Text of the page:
Hillary Clinton's Latest Ad Paints A Scary Donald Trump Presidency But In The Wrong Way

SELMA, NC - NOVEMBER 03: Republican presidential nominee Donald Trump addresses a campaign rally at The Farm on November 3, 2016 in Selma, North Carolina. With less than a week before Election Day in the United States, Trump and his opponent, Democratic presidential nominee Hillary Clinton, are campaigning in key battleground states that each must win to take the White House. (Photo by Chip Somodevilla/Getty Images)
Source: Chip Somodevilla/Getty Images News/Getty Images

In a web ad released Friday, Hillary Clinton’s campaign posits what a Trump presidency might look like, with the blunt, melodramatic tagline “Reality has no rewind.” In it, scenes of plummeting stocks, tanks rolling through suburbs, and attack helicopters strafing the ground suggest something that looks more like the exposition-opening of a summer Hollywood blockbuster. But with the race undeniably tightening in the final days of the campaign, it’s probably time to take an honest, sober look at that thing which I, for one, have been avoiding thinking about for the last 15 months: What ill portents does the Trumpocalypse hold for us?

To be clear, these conjectures are based solely on my gut, a gut which hasn’t had an amazing track record so far in this race (let us reminisce back to July, when I thought Clinton’s emails had become “too unsexy” to cause her any more political harm; clearly I didn’t realize she was in danger… Carlos Danger). Even as the forecasters and the betting markets still favor Clinton, it’s probably not unwise to take a moment to think through the reality of what might go down in a Trump presidency; at least that way, if it should come to pass, we won’t be wholly unprepared.

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The Supreme Court Vacancy

This is one of the more fascinating questions to puzzle through, less because of what Trump might do and more because of the strange stage the Republicans have set for Senate confirmations, namely, not doing them. Since it seems unlikely that Republicans will win a filibuster-proof supermajority in the Senate, it’s feasible that the Democrats could hold Trump’s nominees to fill Scalia’s vacancy hostage just as the Republicans did to Obama’s nominees.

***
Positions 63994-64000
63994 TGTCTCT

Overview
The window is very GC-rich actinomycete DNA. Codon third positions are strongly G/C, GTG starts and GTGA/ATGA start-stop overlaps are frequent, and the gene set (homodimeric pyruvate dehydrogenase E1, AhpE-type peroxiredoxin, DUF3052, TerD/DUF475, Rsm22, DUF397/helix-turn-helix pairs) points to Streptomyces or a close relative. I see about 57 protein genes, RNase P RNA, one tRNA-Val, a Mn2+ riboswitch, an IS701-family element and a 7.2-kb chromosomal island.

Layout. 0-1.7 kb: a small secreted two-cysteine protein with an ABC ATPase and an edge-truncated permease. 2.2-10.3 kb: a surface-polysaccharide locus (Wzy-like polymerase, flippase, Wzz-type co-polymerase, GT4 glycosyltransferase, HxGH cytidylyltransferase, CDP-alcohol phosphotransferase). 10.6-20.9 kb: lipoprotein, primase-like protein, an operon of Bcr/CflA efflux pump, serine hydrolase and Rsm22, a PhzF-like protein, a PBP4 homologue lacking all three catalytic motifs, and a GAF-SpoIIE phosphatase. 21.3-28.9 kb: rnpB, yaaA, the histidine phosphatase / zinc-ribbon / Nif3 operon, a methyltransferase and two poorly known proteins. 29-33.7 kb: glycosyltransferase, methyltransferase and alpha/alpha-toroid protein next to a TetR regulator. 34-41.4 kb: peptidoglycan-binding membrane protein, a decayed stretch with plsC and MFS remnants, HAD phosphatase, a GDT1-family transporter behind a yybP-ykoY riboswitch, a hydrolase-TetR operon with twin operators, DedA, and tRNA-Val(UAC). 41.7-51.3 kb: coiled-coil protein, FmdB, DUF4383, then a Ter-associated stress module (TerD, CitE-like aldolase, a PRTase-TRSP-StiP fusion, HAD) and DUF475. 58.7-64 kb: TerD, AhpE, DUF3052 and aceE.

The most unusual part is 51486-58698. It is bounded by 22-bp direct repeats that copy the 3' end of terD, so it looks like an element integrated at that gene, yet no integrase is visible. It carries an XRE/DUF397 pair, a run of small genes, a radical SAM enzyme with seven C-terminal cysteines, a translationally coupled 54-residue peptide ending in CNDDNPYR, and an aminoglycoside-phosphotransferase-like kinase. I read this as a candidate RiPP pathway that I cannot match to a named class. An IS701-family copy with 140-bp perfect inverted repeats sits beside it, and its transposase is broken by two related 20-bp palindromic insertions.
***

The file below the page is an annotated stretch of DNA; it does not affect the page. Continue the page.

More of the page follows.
But let’s say Trump gets a nominee on the court and that he or she is, as promised, in the vein of Antonin Scalia: On the chopping block are LGBTQ rights (including the recently accepted transgender bathroom case), women’s reproductive rights (including access to abortion), and voter enfranchisement (especially regarding ID laws). This is just one branch of the government, and already it’s pretty dark.

International Policy

This one is trickier to parse since there are more variables, but let’s hit on Trump’s biggest foreign relation messages. First, let’s say he does renege on NATO, and signals to Putin that portions of Eastern Europe are his for the taking. What happens if Russia invades Latvia, and the executive and legislative branches differ on how to respond? Have we ever had a situation where Congress has declared war when a sitting president hasn’t asked it to?

And that’s probably the more straightforward scenario: On the other side of the planet, what happens if Trump starts the foretold trade wars with China? I don’t want to get hyperbolic, but it seems an opportune moment to revisit one of the things that prompted Japan to bomb Pearl Harbor back in 1941.

Immigration

Let’s assume Trump gets Congressional approval for his wall, and let’s assume he builds it — both stretches at this point, but hey, let’s live a little. Aside from the potential ecological catastrophes such a wall poses, we also have the disruptions to the economy that will come with his mass deportations: Who will fill the 5 percent of the workforce currently that illegal immigrants account for?

Beyond 2016

According to FiveThirtyEight, there’s an 11 percent chance of Trump winning the Electoral College but losing the popular vote. While this would no doubt feel horrible, it might be the one silver lining to a Trump victory for liberals, as it could spark real electoral reform — it wouldn’t even have to occur at the national level, if enough states approve the National Popular Vote interstate compact. It wouldn’t fix all our nation’s electoral ills, but it could change the way presidential campaigns are run, since everyone’s vote would count.

In the end, I hope beyond hope that all of this conjecture is ultimately unnecessary, and that years from now we’ll all be able to tell our kids and grandkids about how we (narrowly) avoided the Trumpocalypse.

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